Unless you live on Billionaire’s Row, you’re probably aware that economic inequality is as salient a topic these days as it’s been in perhaps a century. That should be no surprise. Substitute heavy-industry robber barons with hyper-rich social-media moguls; Gilded Age Newport mansions with $238 million Manhattan condos; and slum-dwelling immigrants with the opiate-addicted Rust Belt underemployed, and it starts to feel a lot like 1890 again.
But if you think something is missing from the national conversation about inequality, you’re not wrong. It tends toward sweeping assertions about what’s “fair” and “decent” in a country as rich as the US. That’s the sort of argument you hear when Bernie Sanders (I-VT) calls for rich people to pay their “fair share” of taxes, or when conservatives accuse liberals of wanting to “punish success.”
The problem with this sort of argument is that it conflates two different things: fairness and equality (or equity, if you prefer). One isn’t necessarily the other, as any poker player can tell you. If an exceptionally skilled player happens to win all the chips, that’s just as fair an outcome as an equal distribution of the chips, so long as everyone plays by the rules. Indeed, an equal distribution of the chips would be unfair if one talented player deserves to win them all. And, as conservatives reasonably argue, the best players won’t come to the table at all if they know their winnings will be confiscated in the cause of greater equity.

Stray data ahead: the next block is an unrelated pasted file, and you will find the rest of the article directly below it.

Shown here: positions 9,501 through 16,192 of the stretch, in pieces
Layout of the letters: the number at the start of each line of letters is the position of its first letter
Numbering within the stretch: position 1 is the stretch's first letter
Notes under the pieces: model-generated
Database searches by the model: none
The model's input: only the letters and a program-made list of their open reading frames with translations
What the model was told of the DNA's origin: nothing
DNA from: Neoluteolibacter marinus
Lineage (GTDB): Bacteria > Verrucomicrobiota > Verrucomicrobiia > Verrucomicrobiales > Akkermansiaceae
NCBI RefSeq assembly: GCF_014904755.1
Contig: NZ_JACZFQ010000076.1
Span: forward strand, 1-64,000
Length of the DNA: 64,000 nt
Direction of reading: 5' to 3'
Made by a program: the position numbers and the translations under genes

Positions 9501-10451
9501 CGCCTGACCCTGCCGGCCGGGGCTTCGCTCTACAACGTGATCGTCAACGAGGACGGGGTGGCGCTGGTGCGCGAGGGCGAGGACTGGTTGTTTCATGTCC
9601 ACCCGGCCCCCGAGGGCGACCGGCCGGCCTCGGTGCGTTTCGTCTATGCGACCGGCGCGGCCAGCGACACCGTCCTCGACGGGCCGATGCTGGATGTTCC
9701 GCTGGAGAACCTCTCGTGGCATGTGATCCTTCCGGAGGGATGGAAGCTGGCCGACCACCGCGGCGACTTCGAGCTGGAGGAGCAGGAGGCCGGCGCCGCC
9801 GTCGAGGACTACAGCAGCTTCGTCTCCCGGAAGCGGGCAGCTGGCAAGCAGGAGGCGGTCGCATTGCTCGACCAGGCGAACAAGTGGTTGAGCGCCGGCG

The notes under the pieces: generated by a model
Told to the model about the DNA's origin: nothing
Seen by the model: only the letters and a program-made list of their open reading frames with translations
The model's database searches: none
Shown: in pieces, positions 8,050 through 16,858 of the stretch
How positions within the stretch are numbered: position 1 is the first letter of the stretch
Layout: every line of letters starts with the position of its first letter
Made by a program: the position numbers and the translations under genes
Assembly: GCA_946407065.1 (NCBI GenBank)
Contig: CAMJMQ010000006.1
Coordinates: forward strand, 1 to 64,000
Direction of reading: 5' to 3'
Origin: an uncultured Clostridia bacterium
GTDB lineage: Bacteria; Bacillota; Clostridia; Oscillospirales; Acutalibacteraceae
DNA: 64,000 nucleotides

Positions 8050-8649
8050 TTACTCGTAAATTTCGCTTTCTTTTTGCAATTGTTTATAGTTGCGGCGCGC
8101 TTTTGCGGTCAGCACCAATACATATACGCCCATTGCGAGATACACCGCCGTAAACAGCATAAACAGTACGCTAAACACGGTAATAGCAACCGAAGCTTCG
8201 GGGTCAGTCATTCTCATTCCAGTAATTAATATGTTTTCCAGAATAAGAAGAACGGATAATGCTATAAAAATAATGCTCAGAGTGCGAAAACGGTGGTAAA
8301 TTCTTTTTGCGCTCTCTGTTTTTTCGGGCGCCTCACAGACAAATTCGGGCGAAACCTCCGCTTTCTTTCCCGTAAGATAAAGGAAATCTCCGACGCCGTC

Fairness, it turns out, is only one of two relevant questions here, and it’s not particularly helpful when what’s fair to one person can be unjust to another.
Luckily, the other question involves something less subjective: the practical consequences of inequality. It might be fair that one player wins all the chips, but the game can’t continue unless he makes concessions that he might not care to make. Pragmatism might require a bit of redistribution, fair or unfair.
The same holds true for the economy at large: You don’t have to agree on what’s fair to acknowledge that beyond some level, inequality has objectively perverse social consequences. To note another critical distinction, some argue that it’s not inequality per se that’s problematic, but rather simple poverty.